PM: Is there time to turn it around? Because you get a sense that the pendulum has swung back considerably in the last year or so. There’s this growing sense of frustration among the Canadian people and a belief that it’s a war that cannot be won.
AK: I would beg to differ on that. I think what we’re seeing in Afghanistan, at least from my own network of activities, is an increasingly visible two-speed process, where in the north and the west you’re beginning to see quantifiable change. In the east and the south you’re not seeing that. Two-speed change is going to have to be managed with great care, but it’s not a good reason to give up by any means.
PM: Can you do both at the same time? That’s the debate in Canada: to run a military operation – talking specifically about the south – while trying to introduce aid and development in an area that is not secure.
AK: It’s very difficult to do, but necessary. Every step counts. Certainly in areas where there’s insecurity, I think the availability for populations to participate in these development activities does go down when quality of life changes. And I believe the same thing with regard to the drug problem.
PM: How much of the problem in Afghanistan is a result of the decision on the part of the Americans and the British to move into Iraq?
AK: Very substantial indeed. The invasion of Iraq was something which has mobilized what we call the Imamat – the community of Muslims around the world. Every Muslim that I have ever talked to has felt engaged by this.
PM: On what level?
AK: Baghdad is one of the great historic cities of the Islamic world. Iraq is not a new country; it’s part of the history of our civilization. It’s been a pluralist country and has produced great philosophers, great historians, great scientists. Reverse the question again. What would the Christian world think if a Muslim army attacked Rome? I think there would be a general reaction in the Christian world, not just an Italian reaction.
PM: But it seems that even in the Muslim world, that invasion has caused major divisions – the clash inside Islam itself, between Shia and Sunni.
AK: That was entirely predictable. Entirely predictable. What you are effectively doing is replacing a Sunni minority government in a country that has a Shia demographic majority. And again, what would happen – I’m sorry to come back to this, but it’s important – if a Muslim army went in to Northern Ireland and replaced one Christian interpretation by another? Imagine the fallout that that would cause in the Christian world itself.
PM: So what happens now? Can Iraq be put back together? And who would be doing the putting back together?
AK: I think that’s a very, very difficult question, and I would not want to predict the answer. Because I think that the whole process of change in Iraq has regional dimensions which have got to be managed. They’re not national dimensions in Iraq. Those regional dimensions also were predictable, let’s be quite frank about it. I think they’re going to need to be managed with very, very great care.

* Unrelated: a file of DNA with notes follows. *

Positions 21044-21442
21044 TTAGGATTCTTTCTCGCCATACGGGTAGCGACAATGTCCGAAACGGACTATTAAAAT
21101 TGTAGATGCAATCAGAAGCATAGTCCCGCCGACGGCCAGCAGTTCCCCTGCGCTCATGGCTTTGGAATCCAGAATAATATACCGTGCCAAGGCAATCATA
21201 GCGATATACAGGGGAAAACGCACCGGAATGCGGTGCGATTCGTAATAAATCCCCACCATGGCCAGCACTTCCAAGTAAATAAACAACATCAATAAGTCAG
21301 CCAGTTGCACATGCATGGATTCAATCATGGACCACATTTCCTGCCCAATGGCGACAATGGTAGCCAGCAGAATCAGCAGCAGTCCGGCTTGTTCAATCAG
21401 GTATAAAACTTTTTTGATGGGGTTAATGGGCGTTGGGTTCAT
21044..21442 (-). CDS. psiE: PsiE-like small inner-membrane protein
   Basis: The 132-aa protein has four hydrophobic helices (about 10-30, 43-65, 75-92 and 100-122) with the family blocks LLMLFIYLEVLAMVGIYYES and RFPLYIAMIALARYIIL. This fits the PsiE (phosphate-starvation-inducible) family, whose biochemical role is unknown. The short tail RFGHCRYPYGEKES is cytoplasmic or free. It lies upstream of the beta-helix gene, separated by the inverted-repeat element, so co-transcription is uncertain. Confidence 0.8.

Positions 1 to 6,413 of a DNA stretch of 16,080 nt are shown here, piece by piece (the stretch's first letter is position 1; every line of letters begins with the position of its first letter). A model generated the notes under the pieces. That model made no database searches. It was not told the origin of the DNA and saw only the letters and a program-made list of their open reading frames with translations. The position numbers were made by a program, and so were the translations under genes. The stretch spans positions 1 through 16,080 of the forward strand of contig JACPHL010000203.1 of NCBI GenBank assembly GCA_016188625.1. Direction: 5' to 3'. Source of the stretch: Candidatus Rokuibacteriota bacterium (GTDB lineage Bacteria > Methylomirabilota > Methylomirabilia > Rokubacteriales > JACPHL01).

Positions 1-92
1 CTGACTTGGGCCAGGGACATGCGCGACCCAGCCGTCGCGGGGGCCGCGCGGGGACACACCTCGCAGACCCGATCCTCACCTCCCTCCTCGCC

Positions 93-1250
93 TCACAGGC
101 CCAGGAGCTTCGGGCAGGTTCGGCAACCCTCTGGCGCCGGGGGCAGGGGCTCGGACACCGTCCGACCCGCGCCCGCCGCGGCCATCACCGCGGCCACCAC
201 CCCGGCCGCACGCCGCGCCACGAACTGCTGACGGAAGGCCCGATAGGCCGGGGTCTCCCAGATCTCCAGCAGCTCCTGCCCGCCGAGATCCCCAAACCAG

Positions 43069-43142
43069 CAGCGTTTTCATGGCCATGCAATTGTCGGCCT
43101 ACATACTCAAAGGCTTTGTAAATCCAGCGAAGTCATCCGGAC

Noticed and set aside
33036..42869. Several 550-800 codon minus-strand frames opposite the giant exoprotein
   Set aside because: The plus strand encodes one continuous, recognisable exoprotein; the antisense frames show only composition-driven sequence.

PM: Is the answer, as some suggest, the splitting of it into three regions with the main two combatants, the Shia and the Sunnis, actually separated by borders?
AK: That’s really, I think, an issue where the leaders of the three communities have got to agree or not. In my life, in the past fifty years, I have been uncomfortable with the creation of unviable states. So I would ask this question: if you did do that, what components of Iraq would be stable, viable states in the future?
PM: Who’s showing leadership in this world right now in terms of the major global issues? Who do you look to as a leader, whether it’s a political leader or not?
AK: I think there are a number of people in the U.N. system who’ve shown leadership, who have shown balanced judgment on these issues. Because when all is said and done, it’s the balance of the judgment that counts. And it’s understanding the issues. I think, amongst others, Kofi Annan has been remarkable in his understanding of the issues. He’s also had a team of people around him who are very good.
PM: It’s quite a condemnation though of the political leaders of our generation that you don’t point to one of them, no matter which side of the divide we talked about earlier. You don’t see one there?
AK: I’m looking at the regions of Africa, Central Asia, and I’m asking myself within this context who’s having the greatest influence. I think that certainly the U.N. Development Program…I think the World Bank and Jim Wolfensohn changed direction very significantly and dealt with real human issues and has done a wonderful job.